On Tuesday, July 20, I'll be presenting in a TechSoup Talks! webinar, Tips and Tools for Technology Planning. We'll be joined by WebJunction program manager Kendra Morgan. Register now for what I'm sure will be a great discussion.

Last week, I had the opportunity to speak at the National Conference on Volunteering and Service about technology planning for nonprofits. We had a great discussion, and I left with a better understanding of the topic than I'd had when I came in. Check out my slides below or by clicking here; you can also download them as a PPT or PDF file and download the handout as a Microsoft Word document. Live notes from the session are available courtesy of The Extraordinaries.

We discussed the importance of tech planning and the unfortunate reality that for all intents and purposes, many nonprofits and libraries don't have a tech plan. To show the difference between an organization with a tech plan and one without, I used these two graphics:

In the organization on the left, there's a rather sophisticated tech infrastructure, but its elements are disconnected, both from each other and from their greater mission. The problem with that kind of infrastructure is that it's acquiescent to the "tyranny of the urgent" that plagues many  organizations: when there's no plan in place for building up your tech infrastructure, your IT staff will always be held hostage by the latest help desk request.

I stole this pyramid from a talk that Ed Granger-Happ gave this year at the Nonprofit Technology Conference. Ed was using the pyramid primarily to talk about where the nonprofit sector is moving as a whole in its technical capacities, but it's also useful for talking about individual nonprofits' technology plans. The top of the pyramid ' beneficiary ' represents the organization whose own technical aptitude is a direct asset to its community, offering information access and literacy to the people and causes it serves. Some nonprofits or libraries are stuck at the bottom of the pyramid, where the only time technology gets any programmatic attention is when something breaks.

It was interesting to see the difference in perspective between large and small organizations. One man said that in his organization ' a Habitat for Humanity chapter ' the IT department is devoted solely to supporting the tech infrastructure. Constituent-facing technologies are budgeted and sourced as part of Habitat's programs. That's ideal, but as others pointed out, it feels unattainable for many smaller organizations, where one or two people handle the tech for everything and aren't always consulted about the technical requirements of new projects.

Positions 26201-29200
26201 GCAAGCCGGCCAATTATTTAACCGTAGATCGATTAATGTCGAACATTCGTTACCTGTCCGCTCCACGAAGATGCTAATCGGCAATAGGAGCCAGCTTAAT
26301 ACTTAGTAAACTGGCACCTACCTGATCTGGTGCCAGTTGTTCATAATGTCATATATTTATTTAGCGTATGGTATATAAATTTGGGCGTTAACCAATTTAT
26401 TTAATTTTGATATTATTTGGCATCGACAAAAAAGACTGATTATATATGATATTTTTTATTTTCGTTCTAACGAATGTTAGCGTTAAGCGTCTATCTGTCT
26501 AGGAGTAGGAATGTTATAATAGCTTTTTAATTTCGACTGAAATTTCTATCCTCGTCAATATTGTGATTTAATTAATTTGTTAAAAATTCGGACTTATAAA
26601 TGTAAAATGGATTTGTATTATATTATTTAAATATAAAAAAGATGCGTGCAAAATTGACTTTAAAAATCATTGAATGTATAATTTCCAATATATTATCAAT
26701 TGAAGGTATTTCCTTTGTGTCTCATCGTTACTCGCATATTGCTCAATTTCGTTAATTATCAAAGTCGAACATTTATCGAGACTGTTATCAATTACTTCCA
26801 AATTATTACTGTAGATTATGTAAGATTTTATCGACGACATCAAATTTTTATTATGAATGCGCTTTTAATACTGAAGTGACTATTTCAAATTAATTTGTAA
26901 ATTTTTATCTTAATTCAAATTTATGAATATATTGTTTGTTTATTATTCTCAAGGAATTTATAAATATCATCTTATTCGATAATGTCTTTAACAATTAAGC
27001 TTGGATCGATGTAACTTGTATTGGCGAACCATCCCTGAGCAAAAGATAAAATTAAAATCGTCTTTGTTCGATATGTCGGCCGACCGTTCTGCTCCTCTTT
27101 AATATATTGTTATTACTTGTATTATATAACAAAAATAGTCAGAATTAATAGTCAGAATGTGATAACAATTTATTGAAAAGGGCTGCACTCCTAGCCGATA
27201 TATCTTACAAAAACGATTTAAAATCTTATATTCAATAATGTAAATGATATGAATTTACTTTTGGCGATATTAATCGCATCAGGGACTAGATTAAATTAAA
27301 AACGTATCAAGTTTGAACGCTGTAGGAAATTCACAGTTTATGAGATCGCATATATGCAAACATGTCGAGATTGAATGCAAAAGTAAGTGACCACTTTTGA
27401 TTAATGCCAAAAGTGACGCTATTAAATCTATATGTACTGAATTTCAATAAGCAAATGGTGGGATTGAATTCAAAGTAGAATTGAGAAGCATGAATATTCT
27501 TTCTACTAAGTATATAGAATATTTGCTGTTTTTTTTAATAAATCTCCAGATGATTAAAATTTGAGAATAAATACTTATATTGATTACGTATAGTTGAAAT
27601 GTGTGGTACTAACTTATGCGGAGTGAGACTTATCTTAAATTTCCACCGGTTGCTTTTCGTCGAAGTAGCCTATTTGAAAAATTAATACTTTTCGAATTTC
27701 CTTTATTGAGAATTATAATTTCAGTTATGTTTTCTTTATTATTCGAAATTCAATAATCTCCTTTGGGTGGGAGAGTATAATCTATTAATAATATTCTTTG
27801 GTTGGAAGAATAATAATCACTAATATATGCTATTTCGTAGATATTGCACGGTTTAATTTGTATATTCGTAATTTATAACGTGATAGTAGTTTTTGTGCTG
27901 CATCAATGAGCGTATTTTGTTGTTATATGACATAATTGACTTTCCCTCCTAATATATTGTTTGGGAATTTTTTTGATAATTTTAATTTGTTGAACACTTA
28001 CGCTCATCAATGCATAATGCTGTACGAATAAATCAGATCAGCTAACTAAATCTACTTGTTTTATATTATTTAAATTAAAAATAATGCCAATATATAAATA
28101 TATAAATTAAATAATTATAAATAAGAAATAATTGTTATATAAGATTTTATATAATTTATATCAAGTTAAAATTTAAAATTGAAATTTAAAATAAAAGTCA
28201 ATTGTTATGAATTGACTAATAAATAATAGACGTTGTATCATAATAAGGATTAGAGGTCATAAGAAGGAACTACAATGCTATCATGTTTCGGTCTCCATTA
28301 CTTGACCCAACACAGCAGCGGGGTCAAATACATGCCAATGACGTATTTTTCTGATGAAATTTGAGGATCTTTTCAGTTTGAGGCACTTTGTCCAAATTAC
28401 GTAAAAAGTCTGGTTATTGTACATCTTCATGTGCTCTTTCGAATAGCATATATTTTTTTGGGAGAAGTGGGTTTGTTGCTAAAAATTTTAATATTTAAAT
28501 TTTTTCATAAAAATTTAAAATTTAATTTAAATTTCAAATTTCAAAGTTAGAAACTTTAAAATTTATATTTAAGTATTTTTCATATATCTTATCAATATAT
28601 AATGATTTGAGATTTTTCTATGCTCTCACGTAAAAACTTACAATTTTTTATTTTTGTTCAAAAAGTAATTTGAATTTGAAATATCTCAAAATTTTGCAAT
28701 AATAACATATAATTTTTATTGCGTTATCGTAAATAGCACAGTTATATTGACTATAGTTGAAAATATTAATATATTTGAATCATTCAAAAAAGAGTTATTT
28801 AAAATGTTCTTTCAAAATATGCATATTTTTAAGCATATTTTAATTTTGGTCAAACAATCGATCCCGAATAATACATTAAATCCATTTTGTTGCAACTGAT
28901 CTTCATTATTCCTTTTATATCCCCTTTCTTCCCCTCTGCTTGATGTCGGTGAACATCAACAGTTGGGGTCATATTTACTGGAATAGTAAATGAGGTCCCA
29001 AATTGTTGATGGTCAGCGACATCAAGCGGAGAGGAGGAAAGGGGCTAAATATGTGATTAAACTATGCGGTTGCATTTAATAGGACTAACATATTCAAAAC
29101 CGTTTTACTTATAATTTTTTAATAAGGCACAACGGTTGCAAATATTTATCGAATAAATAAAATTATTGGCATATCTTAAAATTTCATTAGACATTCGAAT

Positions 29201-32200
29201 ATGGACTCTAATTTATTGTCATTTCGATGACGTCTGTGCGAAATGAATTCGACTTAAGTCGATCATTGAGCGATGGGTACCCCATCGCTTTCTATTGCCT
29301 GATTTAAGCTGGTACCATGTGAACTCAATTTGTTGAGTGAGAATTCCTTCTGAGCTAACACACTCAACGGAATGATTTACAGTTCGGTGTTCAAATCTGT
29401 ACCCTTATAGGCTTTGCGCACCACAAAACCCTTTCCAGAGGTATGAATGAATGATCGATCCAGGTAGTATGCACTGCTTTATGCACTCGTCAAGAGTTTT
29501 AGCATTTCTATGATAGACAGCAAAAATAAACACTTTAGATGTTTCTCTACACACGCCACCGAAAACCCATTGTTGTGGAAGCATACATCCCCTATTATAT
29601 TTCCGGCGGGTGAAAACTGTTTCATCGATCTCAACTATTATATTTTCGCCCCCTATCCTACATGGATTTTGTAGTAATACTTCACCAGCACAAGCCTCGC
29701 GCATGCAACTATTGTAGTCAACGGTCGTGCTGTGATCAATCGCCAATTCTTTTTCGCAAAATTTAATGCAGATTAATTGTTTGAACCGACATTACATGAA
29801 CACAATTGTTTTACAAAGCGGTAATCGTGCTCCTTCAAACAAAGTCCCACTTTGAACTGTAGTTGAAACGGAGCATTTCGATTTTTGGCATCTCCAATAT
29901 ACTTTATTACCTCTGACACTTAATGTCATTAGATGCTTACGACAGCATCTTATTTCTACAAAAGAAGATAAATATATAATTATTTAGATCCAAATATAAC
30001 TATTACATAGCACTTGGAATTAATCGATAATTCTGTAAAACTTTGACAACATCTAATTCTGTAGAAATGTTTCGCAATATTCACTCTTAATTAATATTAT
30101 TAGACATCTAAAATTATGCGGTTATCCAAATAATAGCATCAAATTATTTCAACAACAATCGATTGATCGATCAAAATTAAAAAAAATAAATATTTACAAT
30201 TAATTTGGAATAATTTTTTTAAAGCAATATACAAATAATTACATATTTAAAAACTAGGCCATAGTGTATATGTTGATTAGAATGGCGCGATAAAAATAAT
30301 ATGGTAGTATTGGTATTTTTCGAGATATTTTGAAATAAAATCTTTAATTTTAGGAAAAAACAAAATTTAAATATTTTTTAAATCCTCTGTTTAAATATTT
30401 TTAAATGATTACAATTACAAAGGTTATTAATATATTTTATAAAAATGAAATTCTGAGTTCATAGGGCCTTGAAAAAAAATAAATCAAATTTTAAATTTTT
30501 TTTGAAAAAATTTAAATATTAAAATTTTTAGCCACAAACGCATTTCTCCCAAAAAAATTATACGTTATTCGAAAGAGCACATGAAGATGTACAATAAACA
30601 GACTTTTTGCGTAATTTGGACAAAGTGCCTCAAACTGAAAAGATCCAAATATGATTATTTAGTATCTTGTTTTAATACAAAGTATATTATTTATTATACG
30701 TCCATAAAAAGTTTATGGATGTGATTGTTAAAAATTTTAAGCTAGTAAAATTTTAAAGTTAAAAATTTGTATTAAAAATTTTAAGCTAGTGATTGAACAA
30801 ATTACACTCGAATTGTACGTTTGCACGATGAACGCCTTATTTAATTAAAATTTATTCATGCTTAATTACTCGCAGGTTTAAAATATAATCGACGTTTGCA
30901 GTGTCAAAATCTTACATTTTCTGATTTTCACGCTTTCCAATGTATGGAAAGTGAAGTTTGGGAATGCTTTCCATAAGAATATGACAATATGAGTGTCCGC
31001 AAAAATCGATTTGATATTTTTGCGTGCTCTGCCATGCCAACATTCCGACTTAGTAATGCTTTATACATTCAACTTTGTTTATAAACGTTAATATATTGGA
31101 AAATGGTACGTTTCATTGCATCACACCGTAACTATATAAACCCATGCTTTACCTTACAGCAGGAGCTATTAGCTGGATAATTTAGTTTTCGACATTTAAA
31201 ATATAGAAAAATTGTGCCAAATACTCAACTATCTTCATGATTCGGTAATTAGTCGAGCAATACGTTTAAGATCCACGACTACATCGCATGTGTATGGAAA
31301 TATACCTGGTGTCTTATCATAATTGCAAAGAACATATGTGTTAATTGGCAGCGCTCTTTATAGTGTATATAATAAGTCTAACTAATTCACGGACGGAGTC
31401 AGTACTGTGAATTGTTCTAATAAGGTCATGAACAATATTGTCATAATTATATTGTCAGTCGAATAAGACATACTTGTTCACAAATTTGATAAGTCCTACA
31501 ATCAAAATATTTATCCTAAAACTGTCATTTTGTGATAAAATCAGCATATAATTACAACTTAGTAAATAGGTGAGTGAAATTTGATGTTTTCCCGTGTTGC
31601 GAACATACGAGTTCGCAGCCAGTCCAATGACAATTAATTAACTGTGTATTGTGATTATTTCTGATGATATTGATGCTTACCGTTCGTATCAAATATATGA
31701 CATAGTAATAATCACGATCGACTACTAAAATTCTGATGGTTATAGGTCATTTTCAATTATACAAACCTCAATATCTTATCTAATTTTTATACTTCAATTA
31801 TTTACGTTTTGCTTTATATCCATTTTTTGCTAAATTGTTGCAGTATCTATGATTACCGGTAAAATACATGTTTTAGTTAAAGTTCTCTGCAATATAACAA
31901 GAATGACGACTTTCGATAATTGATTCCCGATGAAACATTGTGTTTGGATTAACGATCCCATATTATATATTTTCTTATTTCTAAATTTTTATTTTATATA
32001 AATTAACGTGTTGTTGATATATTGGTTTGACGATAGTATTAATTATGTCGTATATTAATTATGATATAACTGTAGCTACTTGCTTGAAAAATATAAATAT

Steve Heye of Chicago YMCA writes a lot on his blog about IT alignment. The secret, he says, is rather than always being the advocate for tech adoption in your organization, educate the stakeholders in your organization enough that they become the advocates. I used this great quote from Steve: "IT needs to stop being the ones asking for new money. If you have stronger relationships with the rest of your organization and you help them develop the business case, they can ask for the budget for the project. Notice I said ask for money for the project, not for the tech. It is just different when someone else asks to fund a project, rather than IT asking for more technology. Let the rest of your org become the champions for technology."

About implementation, I offered the three P's:

  1. Phased schedule: For each phase of implementation, have the entire system backed up and ready roll back if something goes wrong. If a component is broken, don't build something else on top of it.
  2. Publicize changes: This means publicizing changes within the organization, but it often means publicizing changes outside the organization too. As TechSoup learned during our own experience implementing Google Analytics, more decisions are user-facing than you might realize.
  3. Please train the staff (Oops.)

#3 should be a no-brainer, but unfortunately, it's not always taken seriously. People in the session told stories of major changes happening in their systems with very little warning, let alone training. One person said that although her organization provided training for a new email system, the training wasn't personalized or tailored to the organization's needs. This didn't bode well for the new email system, she said: it left the staff feeling like the organization had selected the cheapest "off the shelf" system rather than assessing the current infrastructure and needs.

This led to an interesting discussion about late adopters. I told a story I've told on this blog before about a very successful software development team that conformed to the archaic communications preferences of one member. I like this story a lot because it shows that while having up-to-date tools may be nice, it's more important to use tools that the entire organization understands and is comfortable using.

One executive director told us that she's tired of her organization's techie insisting that she upgrade to the newest version of Windows or Microsoft Office. "I have a lot of work to do," she said. "I don't want those distractions." Others in the room suggested that she ask the techie to explain what problem the recommendations are addressing. I think that's good advice. If you don't know what problem you're solving, it's possible that you haven't spent enough time looking at the organization's current tech infrastructure.

Technology Planning Resources

General Tech Planning Resources

IT Staffing and Mission Alignment

Technology Assessment and Asset Management

Budgeting for Technology

Technical Volunteers

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